The question of defining a 'moderate' rebel in Syria's civil war bedevils the US as it works to fulfill its plan, announced by President Obama on 10 September, to arm and train anti-ISIS groups in Syria.

The term 'moderate' is thrown around with gay abandon without anyone defining exactly what they mean by it.  And with good reason. It is first and foremost a relative and not an absolute term. Notice how often we write 'moderate' in inverted commas when using the term? Someone Riyadh considers a moderate could well be a raging Salafist to a Western audience, while someone considered a moderate by the West would likely be not sufficiently Islamic to placate many in the Gulf. This interview from April is a good example of the complexity of the Syrian battlespace and why the term 'moderate' should be considered extremely subjective.

But Western politicians of all persuasions would have you believe that a moderate rebel is 'someone that we can do business with', which is a rather vacuous idea, since you can only ever measure how moderate a person is when they are actually in a position to wield power. On the path to success, people and groups (particularly in the Middle East) are likely to say whatever it takes to get external support.

The proposition that Washington can find (or create) a group of 'moderate' rebels to back as part of its plan to degrade and defeat ISIS while not sowing the seeds of a future disaster is full of holes. A couple of issues spring to mind:

First, the countries that have been mooted as possible training locations for the 'moderates' have their own agendas regarding Syria and are hardly liberal democracies, so it is reasonable to assume that they will seek to advance their own interests  and agendas (including the place of religion in society) while saying the right things about the need for an inclusive, moderate armed opposition. That paragon of moderation, Saudi Arabia, has agreed to host training for the neo-secular moderate opposition, and discussions appear to be ongoing regarding Turkey's role. President Erdogan's AKP is a modern Islamist party, and the President himself has been complicit (either by commission or omission) in the mess that is Syria by concentrating simply on felling Assad without giving any consideration to what to do when he didn't fall.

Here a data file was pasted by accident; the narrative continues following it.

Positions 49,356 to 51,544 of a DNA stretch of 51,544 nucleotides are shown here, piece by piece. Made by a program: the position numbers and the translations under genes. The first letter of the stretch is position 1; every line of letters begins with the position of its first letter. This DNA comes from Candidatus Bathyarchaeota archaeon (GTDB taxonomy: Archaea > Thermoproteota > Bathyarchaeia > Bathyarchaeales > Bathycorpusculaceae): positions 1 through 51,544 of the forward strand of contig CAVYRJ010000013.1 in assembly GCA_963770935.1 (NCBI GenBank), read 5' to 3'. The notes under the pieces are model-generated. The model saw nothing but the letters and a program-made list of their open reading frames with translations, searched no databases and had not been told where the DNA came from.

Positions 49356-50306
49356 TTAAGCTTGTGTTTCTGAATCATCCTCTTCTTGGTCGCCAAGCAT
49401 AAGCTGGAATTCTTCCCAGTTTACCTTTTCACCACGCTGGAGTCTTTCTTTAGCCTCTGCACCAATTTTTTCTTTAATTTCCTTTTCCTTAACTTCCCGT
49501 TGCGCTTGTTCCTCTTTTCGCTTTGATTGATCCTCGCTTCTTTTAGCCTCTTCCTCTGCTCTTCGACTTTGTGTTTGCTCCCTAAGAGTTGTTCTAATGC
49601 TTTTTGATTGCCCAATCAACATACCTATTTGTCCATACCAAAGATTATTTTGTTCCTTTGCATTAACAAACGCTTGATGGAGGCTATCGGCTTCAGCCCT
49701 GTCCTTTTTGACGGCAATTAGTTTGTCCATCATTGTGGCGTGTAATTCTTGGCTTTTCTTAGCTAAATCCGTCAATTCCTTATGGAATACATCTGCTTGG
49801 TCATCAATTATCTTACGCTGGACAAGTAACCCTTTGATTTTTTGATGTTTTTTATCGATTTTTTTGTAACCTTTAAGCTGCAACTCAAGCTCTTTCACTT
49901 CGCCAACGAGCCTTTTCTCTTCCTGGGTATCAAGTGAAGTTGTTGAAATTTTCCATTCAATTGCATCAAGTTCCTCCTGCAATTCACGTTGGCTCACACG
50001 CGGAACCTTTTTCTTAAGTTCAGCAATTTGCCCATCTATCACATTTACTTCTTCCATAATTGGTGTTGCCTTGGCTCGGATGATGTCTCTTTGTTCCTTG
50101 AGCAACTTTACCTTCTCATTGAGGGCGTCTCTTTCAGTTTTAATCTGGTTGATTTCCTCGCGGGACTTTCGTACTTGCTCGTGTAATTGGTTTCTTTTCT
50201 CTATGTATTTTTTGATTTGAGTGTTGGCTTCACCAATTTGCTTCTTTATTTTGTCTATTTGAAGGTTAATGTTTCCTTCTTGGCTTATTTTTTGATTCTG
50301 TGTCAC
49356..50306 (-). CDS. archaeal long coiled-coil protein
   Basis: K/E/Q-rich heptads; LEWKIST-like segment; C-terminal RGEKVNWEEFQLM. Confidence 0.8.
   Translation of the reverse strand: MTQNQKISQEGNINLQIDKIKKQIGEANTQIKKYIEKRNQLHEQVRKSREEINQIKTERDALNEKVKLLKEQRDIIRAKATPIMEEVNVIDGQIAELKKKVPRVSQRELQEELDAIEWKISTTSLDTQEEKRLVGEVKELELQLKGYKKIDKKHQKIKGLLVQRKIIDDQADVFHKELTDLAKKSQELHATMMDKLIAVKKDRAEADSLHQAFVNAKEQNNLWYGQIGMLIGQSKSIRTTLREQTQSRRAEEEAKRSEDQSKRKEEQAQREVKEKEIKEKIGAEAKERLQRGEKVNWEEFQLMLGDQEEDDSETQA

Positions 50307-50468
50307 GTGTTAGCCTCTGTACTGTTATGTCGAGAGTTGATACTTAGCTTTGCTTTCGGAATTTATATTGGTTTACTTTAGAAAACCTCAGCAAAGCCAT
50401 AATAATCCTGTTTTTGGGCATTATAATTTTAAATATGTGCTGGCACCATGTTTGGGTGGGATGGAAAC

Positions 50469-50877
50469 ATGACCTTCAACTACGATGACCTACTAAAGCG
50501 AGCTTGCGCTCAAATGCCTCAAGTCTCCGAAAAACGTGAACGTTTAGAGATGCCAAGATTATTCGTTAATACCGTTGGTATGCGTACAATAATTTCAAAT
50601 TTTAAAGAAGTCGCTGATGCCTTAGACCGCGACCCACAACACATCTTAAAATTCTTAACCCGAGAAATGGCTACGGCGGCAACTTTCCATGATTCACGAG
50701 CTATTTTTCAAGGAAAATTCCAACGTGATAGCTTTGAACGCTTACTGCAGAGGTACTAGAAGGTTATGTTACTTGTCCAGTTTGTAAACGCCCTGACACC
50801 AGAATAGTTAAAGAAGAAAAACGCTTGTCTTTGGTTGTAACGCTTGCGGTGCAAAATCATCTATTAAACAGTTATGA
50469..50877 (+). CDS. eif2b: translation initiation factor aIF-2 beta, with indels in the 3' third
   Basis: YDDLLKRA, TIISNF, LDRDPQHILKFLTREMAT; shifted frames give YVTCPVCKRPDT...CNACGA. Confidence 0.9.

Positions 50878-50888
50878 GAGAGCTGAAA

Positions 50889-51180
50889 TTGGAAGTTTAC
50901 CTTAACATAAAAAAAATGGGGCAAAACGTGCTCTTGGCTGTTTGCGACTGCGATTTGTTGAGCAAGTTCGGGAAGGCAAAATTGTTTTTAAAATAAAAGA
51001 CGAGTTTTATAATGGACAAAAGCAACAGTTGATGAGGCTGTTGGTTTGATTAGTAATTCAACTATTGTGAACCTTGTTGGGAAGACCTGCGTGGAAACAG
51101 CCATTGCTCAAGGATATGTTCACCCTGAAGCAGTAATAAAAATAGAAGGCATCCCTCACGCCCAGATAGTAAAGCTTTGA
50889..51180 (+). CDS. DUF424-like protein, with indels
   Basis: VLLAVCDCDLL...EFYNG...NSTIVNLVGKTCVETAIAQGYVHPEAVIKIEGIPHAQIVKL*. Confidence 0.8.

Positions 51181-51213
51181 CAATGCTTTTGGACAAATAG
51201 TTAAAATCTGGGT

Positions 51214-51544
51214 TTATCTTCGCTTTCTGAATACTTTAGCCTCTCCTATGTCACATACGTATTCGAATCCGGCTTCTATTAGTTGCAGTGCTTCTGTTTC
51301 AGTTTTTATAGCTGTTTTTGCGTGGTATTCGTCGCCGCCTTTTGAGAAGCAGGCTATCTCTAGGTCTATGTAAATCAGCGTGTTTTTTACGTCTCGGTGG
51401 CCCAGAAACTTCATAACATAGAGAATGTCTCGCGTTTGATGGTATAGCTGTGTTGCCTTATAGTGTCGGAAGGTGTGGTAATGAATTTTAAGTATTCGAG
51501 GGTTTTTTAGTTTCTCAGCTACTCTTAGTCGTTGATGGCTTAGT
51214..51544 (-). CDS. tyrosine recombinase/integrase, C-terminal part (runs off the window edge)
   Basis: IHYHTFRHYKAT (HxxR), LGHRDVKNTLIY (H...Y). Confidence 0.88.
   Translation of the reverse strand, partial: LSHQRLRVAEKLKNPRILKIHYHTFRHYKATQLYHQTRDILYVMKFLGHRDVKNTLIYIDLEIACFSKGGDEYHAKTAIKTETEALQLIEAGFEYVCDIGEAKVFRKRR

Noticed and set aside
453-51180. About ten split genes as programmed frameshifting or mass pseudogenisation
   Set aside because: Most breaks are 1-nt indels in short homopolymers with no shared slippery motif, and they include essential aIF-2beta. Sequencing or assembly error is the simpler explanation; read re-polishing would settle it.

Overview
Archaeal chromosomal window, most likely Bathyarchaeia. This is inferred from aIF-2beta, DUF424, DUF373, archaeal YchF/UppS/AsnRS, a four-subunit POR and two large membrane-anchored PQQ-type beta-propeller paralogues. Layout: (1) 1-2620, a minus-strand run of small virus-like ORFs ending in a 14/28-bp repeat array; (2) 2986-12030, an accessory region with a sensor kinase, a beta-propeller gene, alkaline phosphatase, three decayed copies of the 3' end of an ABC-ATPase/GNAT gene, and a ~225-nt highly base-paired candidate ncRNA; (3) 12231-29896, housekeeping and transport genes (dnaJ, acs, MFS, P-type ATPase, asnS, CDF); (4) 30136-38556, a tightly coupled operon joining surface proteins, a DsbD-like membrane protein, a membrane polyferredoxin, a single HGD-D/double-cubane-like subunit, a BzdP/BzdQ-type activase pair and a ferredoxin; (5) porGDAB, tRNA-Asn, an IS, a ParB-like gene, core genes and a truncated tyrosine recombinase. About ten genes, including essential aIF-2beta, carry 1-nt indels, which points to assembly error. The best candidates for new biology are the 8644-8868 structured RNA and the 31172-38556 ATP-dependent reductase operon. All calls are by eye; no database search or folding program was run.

Second, the US will have no effective control over the actions and equipment of these 'moderate' forces once they cross the border back into Syria. Why would any right thinking moderate commander do Washington's bidding when he knows that today's US liaison team will be rotated out long before the war is ever concluded? You can try to sub-contract the oversight to 'friendly' regional nations but the problem remains. You can't insulate the weapons, training and logistics support in such a manner that they only provide an advantage to the moderates and not the Islamists, who inhabit the battlefield in greater numbers. As this piece argues, so-called vetted groups' weapons and operations are already directly supporting al Qaeda-aligned Jabhat al-Nusra as well as Salafist groups under the Islamic front umbrella.

Even after the ISIS threat is addressed, there is still the question of what to do about Jabhat al-Nusra, the Islamic Front and myriad other Islamist groups inhabiting the Syrian battlefield. None of them have fixed personnel rosters, and individuals can and do travel between them depending on battlefield success, resource availability, leadership disagreement or doctrinal differences. Some will undoubtedly find their way into the 'moderate' groups currently being 'vetted' for training in 'liberal' regional countries.

Trying to find enough 'moderates' to form a critical mass and then training them in countries whose governments have contributed to creating the Islamist morass in Syria in the first place will be near impossible, and will ultimately create the conditions for further instability. Only this time the West will have contributed directly to it.

Photo courtesy of Flickr user Freedom House.